Introduction to Programming for Engineers
Course offerings
Why should I study Introduction to Programming?
Humans have been preparing programs, in a simple way, for thousands of
years.
We live in a remarkable age, where generalpurpose computers are able
to perform, in seconds, calculations that a century ago would have taken
a lifetime.
As engineers, you will all be exposed to computeraided design tools, and
computerised equipment.
If you want to get the most from this equipment, you need to understand
how it works, and how to control it  how it "thinks".
Perhaps you will enjoy the task so much that you will design the next
generation of such machines.
Even if you never prgram again after this course, the skills you will learn
can be applied in project management and contractwriting, and will help
you to think clearly about problems.
What will I learn?
We will teach you three things:
 How to think clearly about problems "like a programmer", and how
to translate your thoughts into an algorithm
 How to use MATLAB to implement algorithms and solve simple
engineering problems that require numerical computation
 How to use C to implement algorithms, and solve more general
problems.
What should I know before I enrol?
The course will assume some familiarity with highschool mathematics,
including algebra, geometry, trigonometry, and diffential calculus.
Since you are an engineer and will concurrently be taking other
moreadvanced mathematics courses, this should not be a problem!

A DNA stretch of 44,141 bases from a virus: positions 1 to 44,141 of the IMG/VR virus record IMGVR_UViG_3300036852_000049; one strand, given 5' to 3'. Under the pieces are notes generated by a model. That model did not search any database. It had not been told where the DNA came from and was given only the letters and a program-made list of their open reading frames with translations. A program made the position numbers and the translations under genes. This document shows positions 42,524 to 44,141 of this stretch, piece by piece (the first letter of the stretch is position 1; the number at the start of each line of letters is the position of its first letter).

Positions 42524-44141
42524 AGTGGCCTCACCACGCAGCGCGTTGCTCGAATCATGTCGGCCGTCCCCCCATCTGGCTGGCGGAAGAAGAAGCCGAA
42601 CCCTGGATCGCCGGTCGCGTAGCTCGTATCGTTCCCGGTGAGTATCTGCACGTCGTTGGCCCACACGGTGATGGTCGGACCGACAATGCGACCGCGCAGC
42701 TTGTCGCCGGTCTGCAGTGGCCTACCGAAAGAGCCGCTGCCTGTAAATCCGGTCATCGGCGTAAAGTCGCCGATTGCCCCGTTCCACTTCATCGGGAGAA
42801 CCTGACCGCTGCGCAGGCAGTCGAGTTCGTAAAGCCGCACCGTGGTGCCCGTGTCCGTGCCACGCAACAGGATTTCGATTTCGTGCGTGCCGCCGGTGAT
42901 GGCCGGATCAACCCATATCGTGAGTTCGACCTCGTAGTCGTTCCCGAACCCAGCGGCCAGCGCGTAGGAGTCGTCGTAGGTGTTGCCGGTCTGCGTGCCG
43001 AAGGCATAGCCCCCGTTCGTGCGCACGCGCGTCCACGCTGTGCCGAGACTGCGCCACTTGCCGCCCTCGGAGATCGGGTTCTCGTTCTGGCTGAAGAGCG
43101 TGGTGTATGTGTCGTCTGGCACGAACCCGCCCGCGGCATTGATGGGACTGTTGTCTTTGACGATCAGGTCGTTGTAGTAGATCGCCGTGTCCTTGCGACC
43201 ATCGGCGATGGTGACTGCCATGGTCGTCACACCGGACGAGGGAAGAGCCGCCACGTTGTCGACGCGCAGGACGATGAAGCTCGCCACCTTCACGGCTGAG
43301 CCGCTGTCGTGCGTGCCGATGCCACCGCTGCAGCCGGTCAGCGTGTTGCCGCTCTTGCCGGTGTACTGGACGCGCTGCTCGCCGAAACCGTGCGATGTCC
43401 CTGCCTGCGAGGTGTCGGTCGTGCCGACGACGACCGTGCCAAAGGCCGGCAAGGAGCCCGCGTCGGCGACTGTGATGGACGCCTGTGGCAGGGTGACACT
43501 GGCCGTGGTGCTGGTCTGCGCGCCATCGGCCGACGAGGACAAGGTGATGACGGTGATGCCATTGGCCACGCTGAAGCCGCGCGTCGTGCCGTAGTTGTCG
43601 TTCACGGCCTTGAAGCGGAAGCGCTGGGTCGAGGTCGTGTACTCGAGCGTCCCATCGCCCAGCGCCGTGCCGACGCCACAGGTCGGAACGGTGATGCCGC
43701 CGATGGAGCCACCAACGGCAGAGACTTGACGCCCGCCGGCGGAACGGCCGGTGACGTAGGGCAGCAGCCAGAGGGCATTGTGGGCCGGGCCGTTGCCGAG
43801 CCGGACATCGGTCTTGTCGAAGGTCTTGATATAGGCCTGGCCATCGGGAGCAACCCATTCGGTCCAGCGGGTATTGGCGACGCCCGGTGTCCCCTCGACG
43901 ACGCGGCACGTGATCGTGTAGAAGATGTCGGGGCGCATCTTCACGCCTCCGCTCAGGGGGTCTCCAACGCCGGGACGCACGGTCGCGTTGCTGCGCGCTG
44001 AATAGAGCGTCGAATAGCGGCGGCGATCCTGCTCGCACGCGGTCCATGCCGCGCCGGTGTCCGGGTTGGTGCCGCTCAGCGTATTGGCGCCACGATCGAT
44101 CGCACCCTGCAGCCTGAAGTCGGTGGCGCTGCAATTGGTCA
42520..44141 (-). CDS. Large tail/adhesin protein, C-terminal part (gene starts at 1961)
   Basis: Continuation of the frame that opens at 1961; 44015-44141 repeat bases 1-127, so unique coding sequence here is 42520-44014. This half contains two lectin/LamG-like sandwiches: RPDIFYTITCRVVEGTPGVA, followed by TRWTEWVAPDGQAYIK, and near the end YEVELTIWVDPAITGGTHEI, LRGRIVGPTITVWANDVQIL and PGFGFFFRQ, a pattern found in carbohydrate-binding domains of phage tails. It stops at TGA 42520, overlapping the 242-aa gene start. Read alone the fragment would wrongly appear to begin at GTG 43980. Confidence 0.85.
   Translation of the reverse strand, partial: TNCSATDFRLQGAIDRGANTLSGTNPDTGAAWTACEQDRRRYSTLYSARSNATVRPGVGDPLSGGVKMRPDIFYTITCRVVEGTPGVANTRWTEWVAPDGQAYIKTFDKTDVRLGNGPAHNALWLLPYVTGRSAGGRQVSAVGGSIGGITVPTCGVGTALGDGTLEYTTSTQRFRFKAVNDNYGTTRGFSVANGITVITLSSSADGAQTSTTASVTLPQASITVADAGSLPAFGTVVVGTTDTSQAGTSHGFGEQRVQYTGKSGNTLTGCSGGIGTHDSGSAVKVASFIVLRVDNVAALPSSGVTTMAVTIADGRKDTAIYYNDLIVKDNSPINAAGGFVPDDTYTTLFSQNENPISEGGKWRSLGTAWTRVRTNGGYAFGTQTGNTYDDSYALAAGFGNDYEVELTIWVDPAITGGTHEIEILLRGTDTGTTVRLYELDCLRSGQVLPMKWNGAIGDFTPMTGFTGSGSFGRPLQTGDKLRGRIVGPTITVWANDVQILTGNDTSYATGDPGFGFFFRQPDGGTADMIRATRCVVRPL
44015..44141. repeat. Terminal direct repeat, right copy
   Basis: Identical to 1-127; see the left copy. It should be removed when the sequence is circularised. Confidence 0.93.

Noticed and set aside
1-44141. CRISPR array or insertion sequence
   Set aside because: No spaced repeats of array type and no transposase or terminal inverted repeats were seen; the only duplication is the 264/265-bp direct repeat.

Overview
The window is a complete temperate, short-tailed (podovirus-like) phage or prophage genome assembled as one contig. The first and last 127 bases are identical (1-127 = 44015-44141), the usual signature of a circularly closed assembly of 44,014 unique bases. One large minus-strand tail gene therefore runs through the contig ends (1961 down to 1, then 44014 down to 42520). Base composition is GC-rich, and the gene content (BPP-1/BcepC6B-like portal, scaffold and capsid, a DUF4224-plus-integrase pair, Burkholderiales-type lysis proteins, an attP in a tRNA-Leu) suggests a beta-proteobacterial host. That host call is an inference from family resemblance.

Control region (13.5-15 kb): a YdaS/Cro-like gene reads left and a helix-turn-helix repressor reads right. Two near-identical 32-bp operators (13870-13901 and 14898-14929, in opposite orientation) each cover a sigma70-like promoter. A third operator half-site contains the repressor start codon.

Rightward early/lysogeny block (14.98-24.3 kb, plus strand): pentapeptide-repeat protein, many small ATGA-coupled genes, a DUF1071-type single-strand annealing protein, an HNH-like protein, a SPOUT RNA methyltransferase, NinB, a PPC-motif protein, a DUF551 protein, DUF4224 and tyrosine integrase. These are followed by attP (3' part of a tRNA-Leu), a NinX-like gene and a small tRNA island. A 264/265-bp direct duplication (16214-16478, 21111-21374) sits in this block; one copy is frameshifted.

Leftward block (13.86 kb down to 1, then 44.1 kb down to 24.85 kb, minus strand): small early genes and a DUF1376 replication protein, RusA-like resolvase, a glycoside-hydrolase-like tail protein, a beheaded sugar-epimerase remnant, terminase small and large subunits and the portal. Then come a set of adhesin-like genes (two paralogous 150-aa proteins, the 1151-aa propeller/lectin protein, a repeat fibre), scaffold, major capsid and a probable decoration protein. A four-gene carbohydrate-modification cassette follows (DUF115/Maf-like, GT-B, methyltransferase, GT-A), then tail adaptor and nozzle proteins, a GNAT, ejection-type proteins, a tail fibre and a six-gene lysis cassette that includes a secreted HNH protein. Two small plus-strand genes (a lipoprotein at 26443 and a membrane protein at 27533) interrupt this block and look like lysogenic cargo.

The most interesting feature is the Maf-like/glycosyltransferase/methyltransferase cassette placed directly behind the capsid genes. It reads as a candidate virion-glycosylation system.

How will my performance be assessed?
Your performance in the course will be assessed in three ways:
 Practical exercise marks will contribute between
20% and 30% to your final score.
 The final exam usually contributes the remainder of
the marks.
 Tutorials are not usually assessed.
However, we do record your attendance.
The precise details of assessment vary from year to year, and will
be explained at the first lecture.
What comes next?
If you enjoyed this course, the next step in your programming education
is the course:
Objectoriented Programming
which introduces C++, a more modern programming language.
What do students think of this course?
From timetotime, we ask students to give their opinion of this course,
and allow the lecturers to respond to the evaluation.
The most recent results, labelled "courseEvaluation", and "courseResponse"
are here:
Handy links
Disclaimer
The information presented here should apply to most students.
It is possible, however, that special conditions may apply to you.
You can find out by reading the
University Calendar program rules